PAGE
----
Thoughts on this CMS payment model and its impact on independent physicians

The Medicare and CHIP Reconciliation Act of 2015 is a new set of regulations put in place by CMS to reform the Medicare payment model, further shifting reimbursements from a traditional quantity-based payment model to a value based, or Quality Payment Program. Proposed rules were released earlier this year with a program start date of January 01, 2017.

According to the Centers for Medicare and Medicaid Services (CMS), MACRA was enacted in 2015 to make three important changes to the Medicare payment model:

  1. Ending the Sustainable Growth Rate (SGR) formula for determining Medicare payments to providers.
  2. Creating a new framework to reward health care providers for providing better care not just more care.
  3. Combining existing quality programs into one new system.

MACRA will move the healthcare system closer to CMS’ goal of tying 50% of Medicare reimbursements to alternative payment models by 2018 and essentially eliminates fee-for-service reimbursement as we know it by 2021.

Although this shift represents a first step to a fresh start for a better, smarter Medicare that fosters healthier patients and a sustainable ecosystem, it will have significant and long-reaching impact on independent providers. To be reimbursed under MACRA, physicians must choose one of two paths linking payments to quality. Physicians may either participate in a Merit Based Incentive Payment System (MIPS) or be part of an Advanced Alternative Payment Model (APM), like an ACO.

MIPS combines parts of existing CMS quality programs including the Physician Quality Reporting System (PQRS), the Value Modifier (VM) and the Medicare Electronic Health Record (EHR) program to create one single program under which eligible providers will be measured on:

  • Quality
  • Resource Use
  • Clinical practice improvement
  • Meaningful use of EHR technology

Many experts feel that MIPS represents a credible threat to independent providers, likening it to the Wild West. Smaller providers and health networks, in particular, will be heavily impacted as they struggle to fend for themselves in an unpredictable, and potentially inhospitable, environment.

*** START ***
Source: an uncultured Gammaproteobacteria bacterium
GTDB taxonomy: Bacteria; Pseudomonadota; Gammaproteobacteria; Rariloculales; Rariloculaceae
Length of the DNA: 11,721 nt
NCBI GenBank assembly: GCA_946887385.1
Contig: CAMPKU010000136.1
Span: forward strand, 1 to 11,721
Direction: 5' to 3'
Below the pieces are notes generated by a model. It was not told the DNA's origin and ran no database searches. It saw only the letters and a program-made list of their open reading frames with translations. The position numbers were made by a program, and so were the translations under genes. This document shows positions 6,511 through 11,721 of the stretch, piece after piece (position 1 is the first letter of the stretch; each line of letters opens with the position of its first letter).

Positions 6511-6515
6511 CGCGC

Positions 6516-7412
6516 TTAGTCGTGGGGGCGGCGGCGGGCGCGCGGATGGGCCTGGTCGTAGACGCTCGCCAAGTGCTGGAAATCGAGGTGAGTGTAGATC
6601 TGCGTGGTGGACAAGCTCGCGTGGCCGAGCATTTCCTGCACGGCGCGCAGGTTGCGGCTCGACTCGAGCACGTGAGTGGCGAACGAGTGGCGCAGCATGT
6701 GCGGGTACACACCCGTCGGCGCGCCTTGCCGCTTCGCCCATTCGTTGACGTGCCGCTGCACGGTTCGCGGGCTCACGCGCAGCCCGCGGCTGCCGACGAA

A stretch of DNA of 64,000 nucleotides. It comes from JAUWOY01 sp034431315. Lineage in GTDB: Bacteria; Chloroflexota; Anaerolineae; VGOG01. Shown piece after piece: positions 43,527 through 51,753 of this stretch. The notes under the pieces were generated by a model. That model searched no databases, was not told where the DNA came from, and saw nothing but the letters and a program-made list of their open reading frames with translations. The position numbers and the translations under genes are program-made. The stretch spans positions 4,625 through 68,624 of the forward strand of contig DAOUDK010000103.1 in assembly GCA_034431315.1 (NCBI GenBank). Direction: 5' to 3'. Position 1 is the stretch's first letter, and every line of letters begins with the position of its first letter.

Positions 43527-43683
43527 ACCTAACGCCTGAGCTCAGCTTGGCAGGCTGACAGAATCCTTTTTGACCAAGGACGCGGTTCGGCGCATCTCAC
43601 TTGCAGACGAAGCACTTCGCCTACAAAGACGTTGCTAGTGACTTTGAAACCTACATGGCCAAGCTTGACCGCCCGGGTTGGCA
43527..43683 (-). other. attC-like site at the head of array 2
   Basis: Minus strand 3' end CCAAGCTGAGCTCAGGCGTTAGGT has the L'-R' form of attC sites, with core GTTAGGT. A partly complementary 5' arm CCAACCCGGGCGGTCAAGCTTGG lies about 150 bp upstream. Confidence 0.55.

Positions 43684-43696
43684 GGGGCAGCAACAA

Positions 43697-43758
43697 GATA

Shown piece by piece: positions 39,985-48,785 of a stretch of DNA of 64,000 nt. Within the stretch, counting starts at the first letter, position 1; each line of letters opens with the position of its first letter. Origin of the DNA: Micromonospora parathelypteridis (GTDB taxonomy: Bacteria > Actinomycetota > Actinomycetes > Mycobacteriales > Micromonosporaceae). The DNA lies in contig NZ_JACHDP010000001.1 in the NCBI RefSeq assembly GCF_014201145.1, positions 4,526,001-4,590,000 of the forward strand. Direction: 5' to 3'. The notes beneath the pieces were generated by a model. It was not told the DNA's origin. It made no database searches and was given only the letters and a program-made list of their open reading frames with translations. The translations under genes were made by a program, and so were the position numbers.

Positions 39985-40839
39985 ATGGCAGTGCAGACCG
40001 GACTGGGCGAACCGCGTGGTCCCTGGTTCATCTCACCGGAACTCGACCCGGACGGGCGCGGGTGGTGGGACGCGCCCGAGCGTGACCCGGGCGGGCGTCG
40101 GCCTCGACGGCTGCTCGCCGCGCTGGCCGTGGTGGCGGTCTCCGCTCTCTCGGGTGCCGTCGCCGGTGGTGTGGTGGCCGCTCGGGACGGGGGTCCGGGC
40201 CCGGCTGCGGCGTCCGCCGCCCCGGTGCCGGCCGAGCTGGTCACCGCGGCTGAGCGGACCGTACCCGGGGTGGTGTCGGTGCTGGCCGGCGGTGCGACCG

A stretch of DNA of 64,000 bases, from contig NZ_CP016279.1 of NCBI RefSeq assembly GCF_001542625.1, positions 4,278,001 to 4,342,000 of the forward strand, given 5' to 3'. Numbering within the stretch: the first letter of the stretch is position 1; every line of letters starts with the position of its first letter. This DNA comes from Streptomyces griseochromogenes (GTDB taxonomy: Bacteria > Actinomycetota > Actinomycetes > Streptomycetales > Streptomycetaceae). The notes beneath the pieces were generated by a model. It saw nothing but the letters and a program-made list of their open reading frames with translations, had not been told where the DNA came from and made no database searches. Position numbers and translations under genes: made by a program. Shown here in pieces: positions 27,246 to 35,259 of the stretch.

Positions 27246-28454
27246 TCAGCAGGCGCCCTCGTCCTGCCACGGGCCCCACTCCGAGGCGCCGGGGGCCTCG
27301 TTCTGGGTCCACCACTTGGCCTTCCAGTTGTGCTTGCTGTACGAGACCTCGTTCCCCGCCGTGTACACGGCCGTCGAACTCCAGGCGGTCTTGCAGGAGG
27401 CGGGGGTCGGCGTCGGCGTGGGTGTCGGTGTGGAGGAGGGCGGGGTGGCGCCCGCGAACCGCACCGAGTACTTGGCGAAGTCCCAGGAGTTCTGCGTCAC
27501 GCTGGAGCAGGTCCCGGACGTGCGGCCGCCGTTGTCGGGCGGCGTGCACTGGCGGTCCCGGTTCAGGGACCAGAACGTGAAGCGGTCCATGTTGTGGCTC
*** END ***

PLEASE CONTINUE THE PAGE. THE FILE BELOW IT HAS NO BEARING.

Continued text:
Raising the stakes even further, the final rules are due in November, 2016, leaving providers with just two months to familiarize themselves and make necessary preparations before the program takes effect on January 01, 2017. Many healthcare leaders are lobbying for a start date of July 01, 2017 or later, but the final decision rests with CMS.

Regardless of start date, some analysts predict that as many as 87 percent of smaller practices could face penalties and loss of income under MACRA.

Most practices will not have the time or the technical and managerial resources needed to navigate changes on their own. As such, independent physicians’ longevity and success will depend on their alignment choices now more than ever.

By engaging reputable Healthcare Management Companies or joining stable Independent Practice Associations (IPAs) providers can maintain their independence while also accessing the larger group resources, expertise, technology and programs they need to adapt and prosper in this shifting healthcare landscape. Providers should look for organizations with a proven track record of supporting independent practice success as well as established technology and quality-driven programs.

For over 25 years, MedPOINT Management, Inc., has been helping providers thrive during unprecedented healthcare reform. Email us at to learn more about how we can support your practice during times of reform.